Intensive Care Medicine

, Volume 30, Issue 3, pp 401–407 | Cite as

Randomized trial of the effect of antipyresis by metamizol, propacetamol or external cooling on metabolism, hemodynamics and inflammatory response

  • Valerio Gozzoli
  • Miriam M. TreggiariEmail author
  • Gian-Reto Kleger
  • Pascale Roux-Lombard
  • Marc Fathi
  • Claude Pichard
  • Jacques-André Romand



We investigated the metabolic, hemodynamic, and inflammatory responses of pharmacological and physical therapies aimed at reducing body temperature in febrile critically ill patients.

Design and setting

Open-label, randomized trial in a surgical ICU in a tertiary university hospital.


Thirty analgosedated, mechanically ventilated patients with a temperature of 38.5°C or higher were randomized to receive either intravenous metamizol, intravenous propacetamol, or external cooling.

Measurements and results

Body temperature and metabolic and hemodynamic variables were recorded at baseline and during the following 4 h. Cytokine concentrations were assessed before and 4 and 12 h after the initiation of antipyresis. Body temperature decreased significantly in all treatment groups. For a 1°C temperature decrease, the energy expenditure index increased by 5% with external cooling and decreased by 7% and 8% in the metamizol and propacetamol groups, respectively. Metamizol induced a significant decrease in mean arterial pressure and urine output compared to baseline and to the other two groups. C-reactive protein increased over time, but compared to the other groups it was significantly lower in patients receiving metamizol after 4 h. Cytokine concentrations were not different among the three groups or over time, although interleukin 6 tended to decrease over time in the metamizol group.


Metamizol, propacetamol, and external cooling equally reduced temperature. Considering the undesirable hemodynamic effects, metamizol should not be considered the first antipyretic choice in unstable patients. Propacetamol or external cooling should be preferred, although the latter should be avoided in patients unlikely to tolerate the increased metabolic demand induced by external cooling.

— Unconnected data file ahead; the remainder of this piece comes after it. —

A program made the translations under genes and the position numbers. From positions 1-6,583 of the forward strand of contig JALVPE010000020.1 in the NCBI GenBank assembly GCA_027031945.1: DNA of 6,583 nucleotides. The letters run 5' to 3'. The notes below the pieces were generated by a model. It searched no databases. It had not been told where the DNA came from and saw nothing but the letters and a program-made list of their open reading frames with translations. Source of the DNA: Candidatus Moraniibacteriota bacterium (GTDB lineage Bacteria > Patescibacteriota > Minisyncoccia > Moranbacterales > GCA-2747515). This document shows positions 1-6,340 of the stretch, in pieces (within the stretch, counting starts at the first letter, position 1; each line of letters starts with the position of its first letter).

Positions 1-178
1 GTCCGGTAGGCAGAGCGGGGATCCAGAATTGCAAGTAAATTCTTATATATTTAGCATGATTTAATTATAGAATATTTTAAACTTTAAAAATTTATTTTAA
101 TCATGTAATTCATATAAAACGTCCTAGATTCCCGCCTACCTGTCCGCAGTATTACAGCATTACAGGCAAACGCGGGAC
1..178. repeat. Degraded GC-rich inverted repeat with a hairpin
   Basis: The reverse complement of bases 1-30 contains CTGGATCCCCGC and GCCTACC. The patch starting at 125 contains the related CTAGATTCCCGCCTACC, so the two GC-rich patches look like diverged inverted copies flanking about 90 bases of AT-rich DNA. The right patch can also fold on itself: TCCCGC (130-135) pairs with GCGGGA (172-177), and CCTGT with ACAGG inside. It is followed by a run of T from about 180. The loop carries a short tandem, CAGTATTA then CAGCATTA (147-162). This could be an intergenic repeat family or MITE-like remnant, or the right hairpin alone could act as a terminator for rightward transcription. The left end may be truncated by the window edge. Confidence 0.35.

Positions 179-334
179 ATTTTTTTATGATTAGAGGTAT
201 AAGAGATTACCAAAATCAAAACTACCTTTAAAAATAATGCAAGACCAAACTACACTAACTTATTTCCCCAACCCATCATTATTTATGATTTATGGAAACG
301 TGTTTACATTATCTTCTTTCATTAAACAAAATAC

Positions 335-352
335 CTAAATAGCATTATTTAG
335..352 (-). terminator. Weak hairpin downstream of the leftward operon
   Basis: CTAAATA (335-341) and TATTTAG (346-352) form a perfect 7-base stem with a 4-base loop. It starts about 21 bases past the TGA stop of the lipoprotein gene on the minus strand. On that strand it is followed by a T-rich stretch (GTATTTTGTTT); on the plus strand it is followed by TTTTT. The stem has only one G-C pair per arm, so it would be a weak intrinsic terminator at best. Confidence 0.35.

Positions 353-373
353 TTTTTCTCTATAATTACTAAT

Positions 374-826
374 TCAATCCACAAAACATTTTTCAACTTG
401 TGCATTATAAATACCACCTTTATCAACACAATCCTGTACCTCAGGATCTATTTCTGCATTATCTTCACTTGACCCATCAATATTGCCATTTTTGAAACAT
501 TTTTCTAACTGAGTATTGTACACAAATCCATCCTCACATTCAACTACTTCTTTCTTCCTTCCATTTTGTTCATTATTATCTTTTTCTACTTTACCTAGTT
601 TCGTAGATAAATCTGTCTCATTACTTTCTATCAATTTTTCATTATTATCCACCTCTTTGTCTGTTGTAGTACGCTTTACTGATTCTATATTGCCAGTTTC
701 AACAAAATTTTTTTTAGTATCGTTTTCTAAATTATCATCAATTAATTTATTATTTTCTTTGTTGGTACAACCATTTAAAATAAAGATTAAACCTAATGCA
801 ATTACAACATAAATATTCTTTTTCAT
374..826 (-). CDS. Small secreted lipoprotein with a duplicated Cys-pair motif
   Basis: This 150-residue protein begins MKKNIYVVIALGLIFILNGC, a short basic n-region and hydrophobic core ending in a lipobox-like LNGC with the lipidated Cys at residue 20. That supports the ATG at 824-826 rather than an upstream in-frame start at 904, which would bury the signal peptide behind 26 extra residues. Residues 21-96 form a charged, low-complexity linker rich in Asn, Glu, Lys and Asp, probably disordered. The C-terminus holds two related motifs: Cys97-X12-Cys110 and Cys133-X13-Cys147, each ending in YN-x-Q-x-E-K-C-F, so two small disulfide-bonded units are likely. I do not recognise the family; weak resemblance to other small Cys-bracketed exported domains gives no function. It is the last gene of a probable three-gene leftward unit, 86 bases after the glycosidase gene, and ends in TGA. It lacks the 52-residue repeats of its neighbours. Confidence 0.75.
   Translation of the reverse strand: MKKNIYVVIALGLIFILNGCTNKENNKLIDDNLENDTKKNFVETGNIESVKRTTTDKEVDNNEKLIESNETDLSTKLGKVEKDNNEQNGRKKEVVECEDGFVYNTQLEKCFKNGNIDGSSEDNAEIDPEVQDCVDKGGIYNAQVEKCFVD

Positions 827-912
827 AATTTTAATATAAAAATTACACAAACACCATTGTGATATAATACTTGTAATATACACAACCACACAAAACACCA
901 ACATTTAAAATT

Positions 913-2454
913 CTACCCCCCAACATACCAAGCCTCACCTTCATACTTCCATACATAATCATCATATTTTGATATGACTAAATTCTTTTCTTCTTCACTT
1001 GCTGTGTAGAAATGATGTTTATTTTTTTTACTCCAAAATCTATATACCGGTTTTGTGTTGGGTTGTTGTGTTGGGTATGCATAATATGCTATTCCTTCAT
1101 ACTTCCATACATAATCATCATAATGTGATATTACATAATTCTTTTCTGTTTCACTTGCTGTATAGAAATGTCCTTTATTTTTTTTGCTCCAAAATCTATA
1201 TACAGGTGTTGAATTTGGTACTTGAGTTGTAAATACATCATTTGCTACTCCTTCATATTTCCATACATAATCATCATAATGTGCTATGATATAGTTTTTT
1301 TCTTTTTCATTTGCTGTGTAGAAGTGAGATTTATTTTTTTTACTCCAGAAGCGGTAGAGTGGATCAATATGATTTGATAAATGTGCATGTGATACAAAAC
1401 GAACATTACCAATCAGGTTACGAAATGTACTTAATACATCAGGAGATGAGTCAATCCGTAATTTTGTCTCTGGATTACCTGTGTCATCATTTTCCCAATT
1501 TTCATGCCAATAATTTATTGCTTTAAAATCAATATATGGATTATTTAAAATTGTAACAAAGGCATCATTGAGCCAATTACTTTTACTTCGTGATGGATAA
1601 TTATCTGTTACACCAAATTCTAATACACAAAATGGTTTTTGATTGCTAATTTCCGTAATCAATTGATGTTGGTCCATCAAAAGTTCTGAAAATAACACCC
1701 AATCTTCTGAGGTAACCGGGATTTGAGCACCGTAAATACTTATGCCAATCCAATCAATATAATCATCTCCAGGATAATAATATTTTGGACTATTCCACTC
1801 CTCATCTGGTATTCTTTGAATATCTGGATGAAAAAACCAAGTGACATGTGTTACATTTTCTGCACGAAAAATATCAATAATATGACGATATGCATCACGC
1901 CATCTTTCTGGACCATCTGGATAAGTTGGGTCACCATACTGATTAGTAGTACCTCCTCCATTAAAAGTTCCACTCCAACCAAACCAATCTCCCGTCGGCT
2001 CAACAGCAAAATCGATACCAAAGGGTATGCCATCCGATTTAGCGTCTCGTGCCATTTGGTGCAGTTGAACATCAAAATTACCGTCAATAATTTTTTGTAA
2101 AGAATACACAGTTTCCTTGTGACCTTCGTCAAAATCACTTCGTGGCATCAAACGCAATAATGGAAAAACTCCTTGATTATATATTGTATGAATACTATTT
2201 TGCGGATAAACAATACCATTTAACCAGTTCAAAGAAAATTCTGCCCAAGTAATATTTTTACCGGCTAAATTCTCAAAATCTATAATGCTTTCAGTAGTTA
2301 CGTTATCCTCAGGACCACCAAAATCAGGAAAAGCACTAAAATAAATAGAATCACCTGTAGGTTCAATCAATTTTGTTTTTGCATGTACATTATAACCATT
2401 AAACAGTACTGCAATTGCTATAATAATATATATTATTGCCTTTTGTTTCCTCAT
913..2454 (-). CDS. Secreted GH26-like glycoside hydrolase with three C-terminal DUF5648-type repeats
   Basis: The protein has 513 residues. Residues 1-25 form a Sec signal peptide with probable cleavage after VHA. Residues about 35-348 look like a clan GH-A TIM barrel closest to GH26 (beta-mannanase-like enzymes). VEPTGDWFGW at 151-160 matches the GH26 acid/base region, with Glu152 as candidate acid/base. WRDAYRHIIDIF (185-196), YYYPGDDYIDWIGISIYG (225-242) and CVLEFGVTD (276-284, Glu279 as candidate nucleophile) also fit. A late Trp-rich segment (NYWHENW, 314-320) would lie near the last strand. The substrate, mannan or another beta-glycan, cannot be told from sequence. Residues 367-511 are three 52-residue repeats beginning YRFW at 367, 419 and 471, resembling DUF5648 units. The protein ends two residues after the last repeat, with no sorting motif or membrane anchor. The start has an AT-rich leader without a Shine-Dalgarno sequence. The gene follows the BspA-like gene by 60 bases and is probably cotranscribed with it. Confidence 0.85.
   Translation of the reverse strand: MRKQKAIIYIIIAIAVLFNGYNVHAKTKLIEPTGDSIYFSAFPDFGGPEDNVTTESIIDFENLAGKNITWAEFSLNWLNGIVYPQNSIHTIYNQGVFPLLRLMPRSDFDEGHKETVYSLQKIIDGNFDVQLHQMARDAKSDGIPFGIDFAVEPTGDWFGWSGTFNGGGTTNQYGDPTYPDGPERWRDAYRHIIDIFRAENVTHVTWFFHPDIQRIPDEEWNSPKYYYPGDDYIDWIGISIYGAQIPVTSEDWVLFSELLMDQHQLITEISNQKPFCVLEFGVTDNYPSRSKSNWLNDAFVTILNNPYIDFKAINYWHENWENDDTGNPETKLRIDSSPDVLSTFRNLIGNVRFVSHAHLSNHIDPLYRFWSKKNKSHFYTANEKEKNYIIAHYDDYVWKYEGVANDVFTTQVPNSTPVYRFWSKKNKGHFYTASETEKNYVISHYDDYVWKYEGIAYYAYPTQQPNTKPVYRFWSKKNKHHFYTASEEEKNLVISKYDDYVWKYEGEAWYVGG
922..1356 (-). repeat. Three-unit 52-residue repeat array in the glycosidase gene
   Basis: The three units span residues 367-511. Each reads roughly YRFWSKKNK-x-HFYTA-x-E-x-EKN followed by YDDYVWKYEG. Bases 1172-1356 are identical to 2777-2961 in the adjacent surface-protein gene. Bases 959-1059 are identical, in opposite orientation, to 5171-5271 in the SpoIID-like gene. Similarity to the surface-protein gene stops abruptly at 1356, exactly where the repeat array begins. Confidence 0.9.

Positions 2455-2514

Adult Cytokines Fever Human Intensive care unit Temperature 



We are grateful to Jean-Michel Dayer for his help in designing the study and to Marjan Mohitzadeh and Christine Modoux for their skillful technical assistance.


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Copyright information

© Springer-Verlag 2004

Authors and Affiliations

  • Valerio Gozzoli
    • 1
  • Miriam M. Treggiari
    • 1
    Email author
  • Gian-Reto Kleger
    • 1
  • Pascale Roux-Lombard
    • 2
  • Marc Fathi
    • 3
  • Claude Pichard
    • 4
  • Jacques-André Romand
    • 1
  1. 1.Surgical Intensive Care DivisionUniversity Hospital of Geneva Geneva 14Switzerland
  2. 2.Immunology and Allergology DivisionUniversity Hospital of Geneva Geneva 14Switzerland
  3. 3.Clinical Chemistry Central LaboratoryUniversity Hospital of GenevaGeneva 14Switzerland
  4. 4.Nutrition UnitUniversity Hospital of GenevaGeneva 14Switzerland

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